The crowd would sing, "Count your blessings, name them three by three/Count your blessings, many more there'll be." You guessed it. She would take them on to fours, "Count your blessings, name them four by four/Count your blessings, there'll be many more." No telling what the song writer thought about that, but I think she had it right.

I think it is time to change how we think. God's blessings are too numerous to count by ones. He woke me up this morning, but that implies that he kept me safe last night, that implies I had shelter, which reminds me I had a place to stay, which means bills were paid, which means money was given to provide a way for me.

I made it to work this morning safely, which implies he gave me safety, he gave me transportation from point A to point B, when I turned the key the ignition started, the keys to the church hadn't been changed on me, no theft, robbery or fire befell the building where we worship.

Change how you think. One blessing ties to another and gives you pore pause and power to praise God.


Monday, November 28, 2011

Begging to Be a Blessing

On Sunday we kicked off our 2011 Advent Sermon Series, WE ARE GIVERS! Because the Lord has given unto us, we give to others out of the gift that we have received. We dealt with II Corinthians 8:1-9 although we only made it to verse 6 and entitled it Begging to Be a Blessing. It is our goal during this advent season to share more in this forum, the reason why we are givers, the requirements of a giver and the rewards of giving.

At our church we have a slogan that the Lord gave me from the first Sermon I preached at Macedonia from Acts 16, where I challenged the church by asking them "Do you Know who you are? The answer from that sermon formed our phrase, WE ARE MACEDONIA AND WE ARE CALLED TO HELP SOMEBODY. Many "city" theologians and "cross-town" pastors immediately took our church to task saying your Pastor has wrongly interpreted this Scripture. You are the place that needed help.

As I explained in teaching to the church, all of us have a beginning, a middle and an end. The Macedonia vision was the beginning, Paul sees a man, crying and calling for Paul to Come over and help us. This is the beginning but this is not the end of Macedonia. The churches birthed from Paul's obedience to the call from this Macedonia region become known as some of the greatest churches in the New Testament.

The Macedonians (mainly the churches from Philippi, Thessalonica and Berea) become our example of people who beg Paul and Titus to allow them the chance to be a blessing in someone else's life. They remind us it is impossible to be a Christian without being a giver. The apostle is about to cover the matter of raising funds for the Christians in the city of Jerusalem.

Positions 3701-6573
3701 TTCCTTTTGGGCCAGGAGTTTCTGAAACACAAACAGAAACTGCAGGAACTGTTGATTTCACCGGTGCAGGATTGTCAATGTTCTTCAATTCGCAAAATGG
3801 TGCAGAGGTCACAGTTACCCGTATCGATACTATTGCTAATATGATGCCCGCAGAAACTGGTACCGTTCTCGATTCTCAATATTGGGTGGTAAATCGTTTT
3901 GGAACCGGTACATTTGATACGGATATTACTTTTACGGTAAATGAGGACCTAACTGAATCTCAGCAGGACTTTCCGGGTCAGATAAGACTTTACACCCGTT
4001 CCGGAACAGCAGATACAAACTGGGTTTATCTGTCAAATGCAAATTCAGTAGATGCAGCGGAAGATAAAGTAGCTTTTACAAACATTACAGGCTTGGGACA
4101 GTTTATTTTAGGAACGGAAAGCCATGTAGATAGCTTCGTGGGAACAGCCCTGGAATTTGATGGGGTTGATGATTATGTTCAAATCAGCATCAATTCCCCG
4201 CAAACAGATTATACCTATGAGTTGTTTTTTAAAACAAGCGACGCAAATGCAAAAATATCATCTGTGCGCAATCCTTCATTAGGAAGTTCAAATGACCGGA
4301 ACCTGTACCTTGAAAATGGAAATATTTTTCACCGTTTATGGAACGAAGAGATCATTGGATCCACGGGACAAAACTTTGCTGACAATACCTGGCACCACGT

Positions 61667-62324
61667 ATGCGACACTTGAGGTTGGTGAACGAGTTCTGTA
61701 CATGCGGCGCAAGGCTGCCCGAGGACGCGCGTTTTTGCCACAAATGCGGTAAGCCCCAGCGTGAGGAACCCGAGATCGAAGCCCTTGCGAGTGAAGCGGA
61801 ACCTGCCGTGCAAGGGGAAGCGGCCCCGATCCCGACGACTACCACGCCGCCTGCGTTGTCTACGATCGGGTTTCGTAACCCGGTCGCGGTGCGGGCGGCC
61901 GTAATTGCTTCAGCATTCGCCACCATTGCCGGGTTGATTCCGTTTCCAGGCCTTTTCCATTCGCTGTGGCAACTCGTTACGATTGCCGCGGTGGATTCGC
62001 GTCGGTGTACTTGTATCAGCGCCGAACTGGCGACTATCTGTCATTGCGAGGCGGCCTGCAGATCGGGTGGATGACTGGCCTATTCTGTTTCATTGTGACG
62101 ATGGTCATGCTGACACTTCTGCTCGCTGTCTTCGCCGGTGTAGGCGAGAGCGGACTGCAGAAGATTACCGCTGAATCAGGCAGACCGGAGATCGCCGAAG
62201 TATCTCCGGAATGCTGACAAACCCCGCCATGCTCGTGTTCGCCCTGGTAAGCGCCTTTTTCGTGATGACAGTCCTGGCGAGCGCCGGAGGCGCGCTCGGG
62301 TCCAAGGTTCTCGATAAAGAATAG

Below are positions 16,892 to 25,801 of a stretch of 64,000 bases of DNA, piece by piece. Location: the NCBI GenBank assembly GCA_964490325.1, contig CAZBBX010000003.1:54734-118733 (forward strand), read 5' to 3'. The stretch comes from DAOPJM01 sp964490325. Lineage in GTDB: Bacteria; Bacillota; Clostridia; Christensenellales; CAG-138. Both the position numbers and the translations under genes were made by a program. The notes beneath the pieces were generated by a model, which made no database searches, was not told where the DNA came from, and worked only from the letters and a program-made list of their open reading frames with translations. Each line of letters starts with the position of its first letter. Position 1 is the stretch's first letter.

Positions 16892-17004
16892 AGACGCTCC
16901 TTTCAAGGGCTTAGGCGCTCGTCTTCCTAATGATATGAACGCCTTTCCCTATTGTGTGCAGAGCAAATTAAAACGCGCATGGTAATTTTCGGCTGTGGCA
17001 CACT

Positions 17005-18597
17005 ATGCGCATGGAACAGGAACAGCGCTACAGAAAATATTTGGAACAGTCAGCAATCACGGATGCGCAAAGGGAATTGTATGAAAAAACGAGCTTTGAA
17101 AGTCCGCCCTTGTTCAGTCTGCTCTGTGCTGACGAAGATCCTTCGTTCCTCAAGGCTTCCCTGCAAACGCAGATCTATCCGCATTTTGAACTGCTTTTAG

The Corinthians were not in the dark about this issue, so the apostle reminds them of his earlier instructions and gives them further details. This issue was not only addressed with Corinth, but also with the other churches in Asia Minor, Macedonia, and Greece. This concern was brought up with the churches in Galatia (1 Corinthians 16:1) and Rome (Romans 15:25-26).

Why was Paul raising funds for the Jerusalem church? As the church continued to grow, it became overwhelmed by all the needs and was not able to keep up. Paul recognized the needs of the Jerusalem believers and determined to take up a collection for this church from the churches of Asia Minor and Europe. He also sought by raising these funds, to strengthen the spiritual bond between those largely Gentile congregations and the Jewish church in Jerusalem. The apostle knew that the love offering would serve to ease the suspicion, bitterness, and hostility with which Jews and Gentiles generally regarded each other.

The financial support would demonstrate the unity and oneness of Christians, the relationship we have as brothers and sisters in Christ, and that the Lord did break down the wall between Jews and Gentiles.

Paul needed the Corinthians to know how the Macedonian Christians were such a great blessing and how God's grace had transformed their lives. He used their example to challenge and be a model to the Corinthian church. He was trying to show this church at Corinth what God could do through them and how they could be a blessing to the Lord and others.

To ensure that one church doesn't get jealous of another church, Paul is quick to point out to the Corinthian church how the Macedonia church was able to do this giving. IT WAS GRACE. The riches of God's grace had been poured out on them, and then they in turn poured out what they had on others.